Freethought of the Day

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There are 2 entries for this date: José Saramago and George Seldes
José Saramago

José Saramago

On this date in 1922, José Saramago was born in Azinhaga, Santarém, Portugal. He dropped out of school when he was 12 to become a mechanic, and later worked as a journalist and production manager of the publishing company Estúdios Cor (1958–1971). After being fired from his position as editor of the newspaper Diário de Lisboa (1971–1975), Saramago devoted his time to writing fiction.

Saramago became an innovative and prolific Portuguese novelist, essayist and poet whose works often contained political and philosophical themes. His novels include The Year of the Death of Ricardo Reis (1984), The Stone Raft (1986), All the Names (1997) and Blindness (1995), which was adapted into a film in 2008. Saramago became the first Portuguese-language writer to win a Nobel Prize when he was awarded the Prize for literature in 1998. He married Ilda Reis in 1944. They divorced in 1970 and had one daughter, Violante. Saramago was later married to Pilar del Río, a journalist.

According to a New York Times Topics post (June 18, 2010), Saramago was “an outspoken atheist, one who maintained that religion is to blame for much of the world’s violence.” In an interview with Inter Press Service on Oct. 21, 2009, Saramago said: “God only exists in our minds.” He continued, “About the holy book, I tend to say: read the Bible and you’ll lose your faith.” He wrote the irreverent Cain (2009) and The Gospel According to Jesus Christ (1991), which describes Christ as an average young man with vices, in contrast to his pious depiction in the bible. In 1992, The Gospel According to Jesus Christ was deemed heretical by the Portuguese government, and Saramago chose to go into exile in the Canary Islands, Spain. D. 2010

“All religions, without exception, have done humanity more bad than good.”

—José Saramago, Inter Press Service, Oct. 21, 2009.

Compiled by Sabrina Gaylor

© Freedom From Religion Foundation. All rights reserved.

George Seldes

George Seldes

On this date in 1890, crusading journalist George Seldes was born in Alliance, New Jersey, to a freethinking, deistic Russian immigrant father and a Russian immigrant mother who died when George was 6. Emma Goldman and other radicals often stayed in the Seldes spare bedroom in Pittsburgh. George became a cub reporter for the Pittsburgh Leader in 1909 (earning $3.50 a week in "lunch money"). He met and interviewed many celebrities of his era. He became night editor of the Pittsburgh Post five years later, and eventually was hired by United Press to report in London in 1916. Seldes became an accredited war correspondent for Marshall Syndicate in 1917 in Paris, and managing editor of the army edition of the Chicago Tribune in 1918. Seldes and several colleagues were court-martialed for "breaking the armistice" after interviewing Hindenburg, the chief commander of the German forces. Seldes always believed that had he been permitted to publish the interview, in which Hindenburg openly credited American entry with German defeat, it might have forestalled the rise of Nazism. The "Dolchstoss" (stab in the back) myth grew in Germany that Germany had not really lost, but had been betrayed from within by the socialists, communists and Jews.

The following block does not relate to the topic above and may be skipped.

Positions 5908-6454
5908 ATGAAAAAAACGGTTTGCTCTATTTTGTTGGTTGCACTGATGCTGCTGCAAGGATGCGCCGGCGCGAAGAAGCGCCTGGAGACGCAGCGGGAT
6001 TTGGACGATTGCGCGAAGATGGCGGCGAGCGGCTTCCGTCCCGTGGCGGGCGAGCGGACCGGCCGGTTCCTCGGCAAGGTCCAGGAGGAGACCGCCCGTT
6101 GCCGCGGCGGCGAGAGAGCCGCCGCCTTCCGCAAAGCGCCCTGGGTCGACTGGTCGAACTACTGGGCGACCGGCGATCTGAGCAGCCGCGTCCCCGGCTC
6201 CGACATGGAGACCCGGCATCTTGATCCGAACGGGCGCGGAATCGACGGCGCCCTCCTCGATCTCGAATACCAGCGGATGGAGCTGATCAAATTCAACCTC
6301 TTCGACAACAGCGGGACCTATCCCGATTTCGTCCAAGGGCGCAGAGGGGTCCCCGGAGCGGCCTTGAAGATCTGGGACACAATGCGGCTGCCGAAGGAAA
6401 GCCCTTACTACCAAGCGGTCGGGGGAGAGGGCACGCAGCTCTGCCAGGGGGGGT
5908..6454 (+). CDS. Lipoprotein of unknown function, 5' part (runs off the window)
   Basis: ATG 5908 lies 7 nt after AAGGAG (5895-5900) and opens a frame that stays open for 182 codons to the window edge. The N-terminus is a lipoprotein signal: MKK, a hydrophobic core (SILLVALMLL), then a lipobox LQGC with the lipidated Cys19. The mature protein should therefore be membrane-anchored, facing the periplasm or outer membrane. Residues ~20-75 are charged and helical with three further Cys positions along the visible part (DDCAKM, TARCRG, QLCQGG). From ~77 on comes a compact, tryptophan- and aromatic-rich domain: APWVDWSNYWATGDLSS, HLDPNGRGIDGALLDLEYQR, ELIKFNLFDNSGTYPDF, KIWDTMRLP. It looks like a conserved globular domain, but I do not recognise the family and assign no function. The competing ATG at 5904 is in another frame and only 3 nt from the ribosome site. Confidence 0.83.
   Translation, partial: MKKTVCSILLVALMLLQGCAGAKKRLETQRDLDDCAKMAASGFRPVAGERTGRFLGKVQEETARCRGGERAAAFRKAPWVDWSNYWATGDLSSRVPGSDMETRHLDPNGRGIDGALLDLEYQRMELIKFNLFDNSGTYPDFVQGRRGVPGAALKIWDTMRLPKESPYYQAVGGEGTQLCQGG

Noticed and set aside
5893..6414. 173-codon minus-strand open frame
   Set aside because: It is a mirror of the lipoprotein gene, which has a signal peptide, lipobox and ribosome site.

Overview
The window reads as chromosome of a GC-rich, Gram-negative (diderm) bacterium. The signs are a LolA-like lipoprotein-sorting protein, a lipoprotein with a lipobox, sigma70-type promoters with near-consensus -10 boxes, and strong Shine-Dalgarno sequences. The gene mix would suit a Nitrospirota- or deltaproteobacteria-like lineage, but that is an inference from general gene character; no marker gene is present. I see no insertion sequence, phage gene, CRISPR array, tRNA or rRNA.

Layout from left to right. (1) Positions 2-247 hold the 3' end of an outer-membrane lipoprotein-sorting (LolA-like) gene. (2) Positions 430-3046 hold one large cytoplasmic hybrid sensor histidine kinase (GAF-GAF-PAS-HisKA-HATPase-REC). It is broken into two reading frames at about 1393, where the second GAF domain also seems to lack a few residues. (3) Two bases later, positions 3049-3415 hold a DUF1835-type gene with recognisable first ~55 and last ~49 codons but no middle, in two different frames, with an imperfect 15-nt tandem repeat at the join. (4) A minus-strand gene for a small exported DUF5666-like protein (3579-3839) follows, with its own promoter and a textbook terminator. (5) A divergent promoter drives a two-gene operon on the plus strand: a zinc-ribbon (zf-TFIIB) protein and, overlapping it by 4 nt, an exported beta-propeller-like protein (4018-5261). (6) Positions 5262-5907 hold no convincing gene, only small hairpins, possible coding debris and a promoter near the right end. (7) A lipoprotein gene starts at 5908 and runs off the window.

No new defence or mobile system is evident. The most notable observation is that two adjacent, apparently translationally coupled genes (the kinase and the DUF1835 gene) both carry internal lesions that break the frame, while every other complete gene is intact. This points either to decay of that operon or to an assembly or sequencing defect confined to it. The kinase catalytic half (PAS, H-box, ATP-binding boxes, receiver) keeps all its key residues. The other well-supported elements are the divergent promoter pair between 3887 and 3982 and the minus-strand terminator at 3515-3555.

Seldes spent a decade reporting in Europe, and interviewed Trotsky and Lenin before being expelled from Russia. He was also expelled from Italy for writing truthfully about Mussolini. In the 1930s he went to Spain to report on the fascist Gen. Francisco Franco. Seldes and his wife Helen Larkin purchased a home in Woodstock, Vermont, thanks to a $5,000 loan by neighbor Sinclair Lewis (another neighbor was Dorothy Thompson). George and Helen began publishing In fact, devoted to press criticism, from 1940-1950. During its peak, the circulation was 176,000. Seldes was the first to report the link between cancer and cigarette smoking. He wrote 21 books, including: You Can't Print That! (1929), Can These Things Be! (1931), The Vatican: Yesterday - Today - Tomorrow (1934), Iron, Blood, and Profits: An Exposure of the World-wide Munitions Racket (1934), Sawdust Caesar (about Mussolini, 1935), Freedom of the Press (1935), Lord of the Press (1938), The Catholic Crisis (examining church ties to fascism, 1940) and Witch Hunt (1940), about red-baiting. Seldes continued writing books and edited the invaluable references, The Great Quotations (1960) and The Great Thoughts (1985). His final book, Witness to a Century (1987), was written about his 80 years as a newspaperman when Seldes was 96. Until his death at age 104, George Seldes was the oldest member of the Freedom From Religion Foundation. The 1996 film, "Tell the Truth and Run," by Rick Goldsmith, features interviews with Seldes and was nominated for an Academy Award. D. 1995.

“And so [my brother] Gilbert and I, brought up without a formal religion, remained throughout our lifetimes just what Father was, freethinkers. And, likewise, doubters and dissenters and perhaps Utopians. Father's rule had been 'Question everything, take nothing for granted,' and I never outlived it, and I would suggest it be made the motto of a world journalists' association.”

—George Seldes, "Witness to a Century: Encounters with the Noted, the Notorious, and the Three SOBs" (1987)

Compiled by Annie Laurie Gaylor

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